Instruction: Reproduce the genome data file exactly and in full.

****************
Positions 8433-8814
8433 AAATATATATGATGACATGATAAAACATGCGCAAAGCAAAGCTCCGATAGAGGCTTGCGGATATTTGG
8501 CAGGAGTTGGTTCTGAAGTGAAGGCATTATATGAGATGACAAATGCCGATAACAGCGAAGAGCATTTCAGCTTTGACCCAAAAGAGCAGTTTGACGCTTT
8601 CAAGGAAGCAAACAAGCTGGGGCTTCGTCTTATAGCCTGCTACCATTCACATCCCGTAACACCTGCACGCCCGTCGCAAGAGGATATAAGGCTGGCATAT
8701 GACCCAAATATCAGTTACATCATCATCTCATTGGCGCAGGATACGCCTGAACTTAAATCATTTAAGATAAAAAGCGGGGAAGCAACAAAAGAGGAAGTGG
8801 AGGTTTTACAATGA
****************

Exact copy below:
Positions 8433-8814
8433 AAATATATATGATGACATGATAAAACATGCGCAAAGCAAAGCTCCGATAGAGGCTTGCGGATATTTGG
8501 CAGGAGTTGGTTCTGAAGTGAAGGCATTATATGAGATGACAAATGCCGATAACAGCGAAGAGCATTTCAGCTTTGACCCAAAAGAGCAGTTTGACGCTTT
8601 CAAGGAAGCAAACAAGCTGGGGCTTCGTCTTATAGCCTGCTACCATTCACATCCCGTAACACCTGCACGCCCGTCGCAAGAGGATATAAGGCTGGCATAT
8701 GACCCAAATATCAGTTACATCATCATCTCATTGGCGCAGGATACGCCTGAACTTAAATCATTTAAGATAAAAAGCGGGGAAGCAACAAAAGAGGAAGTGG
8801 AGGTTTTACAATGA